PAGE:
With enough readers, a blogger can turn their online hobby into a source of freebies and income, by selling advertising space on their websites or featuring certain products and services for a fee. Like other media outlets, however, a blog’s audience expects its publisher to maintain certain standards of quality and credibility, especially when money or other incentives are involved.
Carlos Palma, Nuffnang Philippines country president, started blogging as a college student in search of budget-friendly restaurants for himself and his peers. As he developed a following online, establishments began to offer him meals and other goods in exchange for favorable features on his website, www.foodiemanila.com. This allowed him a taste of many menus he might have otherwise ignored, but it also required him to outline some personal principles.
On his blog, Mr. Palma separates his posts into two different categories: review and feature. The former constitute “an unbiased opinion of your restaurant or food. This cannot be bought or asked for. The only time I review a restaurant is when I visit a restaurant on my own.”
A feature, on the other hand, is written after an establishment offers to treat Mr. Palma to a meal. He then limits his post to the restaurant’s specialties and strengths. “I just highlight the positives of a certain place, which I wouldn’t have known about had the owners not told me about it,” Mr. Palma explained in an interview.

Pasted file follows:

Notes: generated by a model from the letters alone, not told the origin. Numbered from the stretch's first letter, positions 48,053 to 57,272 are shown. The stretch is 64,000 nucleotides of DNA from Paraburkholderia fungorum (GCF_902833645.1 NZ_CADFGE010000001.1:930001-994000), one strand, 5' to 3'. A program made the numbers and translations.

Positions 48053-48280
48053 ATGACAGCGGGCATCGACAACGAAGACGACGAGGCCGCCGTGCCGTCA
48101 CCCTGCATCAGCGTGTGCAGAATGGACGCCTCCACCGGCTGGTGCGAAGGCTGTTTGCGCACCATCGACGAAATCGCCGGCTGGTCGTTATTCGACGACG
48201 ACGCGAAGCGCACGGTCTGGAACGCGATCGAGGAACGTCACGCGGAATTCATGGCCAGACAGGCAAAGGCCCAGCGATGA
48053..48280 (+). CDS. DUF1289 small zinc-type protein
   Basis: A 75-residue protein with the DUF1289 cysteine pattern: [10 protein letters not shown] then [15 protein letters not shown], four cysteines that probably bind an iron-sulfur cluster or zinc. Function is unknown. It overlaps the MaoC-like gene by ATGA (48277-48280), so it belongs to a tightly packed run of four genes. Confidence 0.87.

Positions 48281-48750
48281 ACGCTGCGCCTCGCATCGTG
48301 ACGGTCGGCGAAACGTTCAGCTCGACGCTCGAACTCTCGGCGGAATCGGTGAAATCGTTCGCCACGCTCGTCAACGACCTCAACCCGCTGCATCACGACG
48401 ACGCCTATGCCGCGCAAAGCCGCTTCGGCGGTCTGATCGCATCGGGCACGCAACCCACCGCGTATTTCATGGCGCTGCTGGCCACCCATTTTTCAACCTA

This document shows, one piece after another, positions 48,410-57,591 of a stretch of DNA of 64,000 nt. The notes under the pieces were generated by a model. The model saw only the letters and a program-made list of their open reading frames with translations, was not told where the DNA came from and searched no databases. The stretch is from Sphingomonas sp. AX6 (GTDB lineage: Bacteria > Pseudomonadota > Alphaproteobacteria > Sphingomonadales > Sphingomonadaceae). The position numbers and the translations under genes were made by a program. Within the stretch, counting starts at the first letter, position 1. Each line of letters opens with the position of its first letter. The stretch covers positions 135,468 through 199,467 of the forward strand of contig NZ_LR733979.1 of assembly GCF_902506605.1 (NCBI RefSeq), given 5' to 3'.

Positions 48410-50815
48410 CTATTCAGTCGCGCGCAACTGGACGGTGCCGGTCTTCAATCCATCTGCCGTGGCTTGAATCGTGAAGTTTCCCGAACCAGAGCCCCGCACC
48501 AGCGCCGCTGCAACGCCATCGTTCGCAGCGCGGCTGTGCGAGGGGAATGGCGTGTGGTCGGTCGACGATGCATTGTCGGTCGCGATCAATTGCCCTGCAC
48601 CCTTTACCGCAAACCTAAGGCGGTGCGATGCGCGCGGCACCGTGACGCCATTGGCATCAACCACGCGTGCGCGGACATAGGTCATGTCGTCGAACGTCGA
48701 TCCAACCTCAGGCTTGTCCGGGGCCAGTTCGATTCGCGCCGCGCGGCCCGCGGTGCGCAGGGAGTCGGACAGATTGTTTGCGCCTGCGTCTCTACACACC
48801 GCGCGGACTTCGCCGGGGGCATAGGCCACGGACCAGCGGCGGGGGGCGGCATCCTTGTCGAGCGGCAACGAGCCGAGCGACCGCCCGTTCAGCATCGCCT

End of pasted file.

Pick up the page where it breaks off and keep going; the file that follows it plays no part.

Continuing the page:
It is not uncommon, however, for a restaurant to consider the complimentary meal a license to the blogger’s compliments. Mr. Palma usually ensures that his hosts know of his principles ahead of time. “I always tell them before I even say yes, ‘I don’t sell my opinions. Even if you feed me, [if] I don’t like it, I won’t blog about it,’” he said. This setup thus takes the pressure off the blogger and puts it on the restaurant, which after all is expected to serve all patrons to the best of its ability—regardless of whether they write reviews.
The same principle follows when Mr. Palma receives product samples to feature. If a marketer pressures him to make a good post, he responds with honesty. “I tell them what’s wrong with the product and give them a chance to reply—‘This is what [I would] say; do you want to fix it first?’”
As Nuffnang country president, Mr. Palma has also been in marketers’ shoes. He maintains that the multinational blog advertising firm respects bloggers’ integrity and does not buy anyone’s opinions. He also shares that the bloggers who reap rewards from blog marketing are often those who do not compromise their voices or values.
Because blog advertisers are attracted to sites that have more readers, some bloggers use search engine optimization (SEO) techniques that may change their own writing styles just to improve their rankings.
“We’ve had some bloggers who tried to maximize traffic by SEO blogging. But in the end, if you stick to your content and your content is good, people will eventually go to you,” Mr. Palma said.
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